The jury that will try music producer Phil Spector for murder can hear testimony claiming he pulled a gun on four other women, a judge has ruled.
Mr Spector denies murdering B-movie actress Lana Clarkson
The defence team in the forthcoming trial had hoped to block the witnesses from giving evidence.
Mr Spector denies murdering B-movie actress Lana Clarkson in February 2003. His trial will begin in September.
Outside court, Mr Spector said he had "never pulled a gun on any of these women, make that very clear".
Allowing the evidence was "a dangerous path to go down", Superior Court Judge Larry P Fidler admitted in his ruling on Monday.
But the alleged incidents seemed to illustrate the prosecutors' theory that Spector used guns to threaten or intimidate people, he concluded.
Judge Fidler allowed evidence about four incidents that allegedly occurred between 1988 and 1995.
They all involve women who claim to have dated the music pioneer and say he waved or pointed a gun at them.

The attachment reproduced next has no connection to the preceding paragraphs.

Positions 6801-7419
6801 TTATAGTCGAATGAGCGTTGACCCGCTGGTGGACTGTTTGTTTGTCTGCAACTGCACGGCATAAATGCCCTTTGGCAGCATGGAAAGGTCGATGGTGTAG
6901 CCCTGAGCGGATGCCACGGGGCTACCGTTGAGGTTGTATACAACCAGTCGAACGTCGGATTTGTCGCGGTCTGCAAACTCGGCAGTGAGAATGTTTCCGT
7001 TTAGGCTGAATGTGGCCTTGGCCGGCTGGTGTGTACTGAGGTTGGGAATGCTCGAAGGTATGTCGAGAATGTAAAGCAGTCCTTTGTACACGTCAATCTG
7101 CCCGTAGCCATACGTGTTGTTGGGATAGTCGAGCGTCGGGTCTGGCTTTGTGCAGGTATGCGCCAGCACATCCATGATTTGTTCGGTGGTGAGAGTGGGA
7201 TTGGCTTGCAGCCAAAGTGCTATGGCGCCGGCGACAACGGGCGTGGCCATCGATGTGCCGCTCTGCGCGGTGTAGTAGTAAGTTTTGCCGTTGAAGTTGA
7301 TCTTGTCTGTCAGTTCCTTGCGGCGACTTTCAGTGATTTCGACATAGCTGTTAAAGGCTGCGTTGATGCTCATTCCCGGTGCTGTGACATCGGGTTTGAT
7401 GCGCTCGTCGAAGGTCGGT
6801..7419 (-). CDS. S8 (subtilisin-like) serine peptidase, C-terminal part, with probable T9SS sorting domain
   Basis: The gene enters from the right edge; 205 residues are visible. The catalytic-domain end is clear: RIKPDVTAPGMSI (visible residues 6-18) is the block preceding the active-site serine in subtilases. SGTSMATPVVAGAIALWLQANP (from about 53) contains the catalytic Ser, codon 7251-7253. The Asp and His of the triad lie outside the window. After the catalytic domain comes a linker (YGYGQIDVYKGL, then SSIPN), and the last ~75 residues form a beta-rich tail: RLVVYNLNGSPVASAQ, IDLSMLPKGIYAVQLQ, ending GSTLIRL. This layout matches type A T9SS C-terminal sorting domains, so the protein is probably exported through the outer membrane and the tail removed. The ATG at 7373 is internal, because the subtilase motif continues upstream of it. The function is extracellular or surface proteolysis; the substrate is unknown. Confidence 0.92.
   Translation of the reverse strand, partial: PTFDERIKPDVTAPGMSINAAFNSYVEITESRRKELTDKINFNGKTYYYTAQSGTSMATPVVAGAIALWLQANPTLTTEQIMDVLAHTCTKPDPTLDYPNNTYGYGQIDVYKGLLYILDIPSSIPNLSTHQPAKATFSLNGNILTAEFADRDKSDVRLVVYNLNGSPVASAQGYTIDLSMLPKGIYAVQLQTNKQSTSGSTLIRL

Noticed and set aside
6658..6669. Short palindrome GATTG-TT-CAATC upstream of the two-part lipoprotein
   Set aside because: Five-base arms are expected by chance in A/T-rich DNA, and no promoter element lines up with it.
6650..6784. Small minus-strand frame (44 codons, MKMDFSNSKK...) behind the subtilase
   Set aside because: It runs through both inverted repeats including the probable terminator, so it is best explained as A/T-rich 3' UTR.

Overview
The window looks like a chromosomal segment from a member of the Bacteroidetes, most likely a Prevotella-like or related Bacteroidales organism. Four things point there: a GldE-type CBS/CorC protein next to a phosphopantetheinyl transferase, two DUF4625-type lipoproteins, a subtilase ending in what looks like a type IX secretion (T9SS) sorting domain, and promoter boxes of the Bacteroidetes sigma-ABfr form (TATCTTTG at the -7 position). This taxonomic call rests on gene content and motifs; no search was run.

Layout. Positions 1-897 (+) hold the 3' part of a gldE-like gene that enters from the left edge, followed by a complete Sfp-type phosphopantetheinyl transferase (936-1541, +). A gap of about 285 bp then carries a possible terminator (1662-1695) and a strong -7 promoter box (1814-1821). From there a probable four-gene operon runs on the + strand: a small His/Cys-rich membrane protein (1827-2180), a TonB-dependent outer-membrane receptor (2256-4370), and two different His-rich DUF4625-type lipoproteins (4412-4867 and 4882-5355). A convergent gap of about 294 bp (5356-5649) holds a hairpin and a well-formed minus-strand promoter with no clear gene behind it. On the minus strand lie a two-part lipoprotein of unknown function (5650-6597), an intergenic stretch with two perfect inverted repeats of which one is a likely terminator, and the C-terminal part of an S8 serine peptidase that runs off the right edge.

Defence attorney Bruce Cutler rejected the allegations, describing the women as "acolytes and gold-diggers".
But the judge refused to allow six other alleged incidents to be introduced.
Among those he banned were two cases from the 1970s that led to charges against the record producer.
In 1972, he was put on probation for a year after pleading guilty to a misdemeanour crime of carrying a loaded firearm in a public place.
And in 1975, he pleaded guilty to a misdemeanour count of brandishing a firearm in a Beverly Hills hotel. On that occasion, he was given two years probation.
Mr Spector, who is free on $1m (£520,000) bail, is credited with inventing the "wall of sound" technique and helping the careers of Cher and the Ronettes.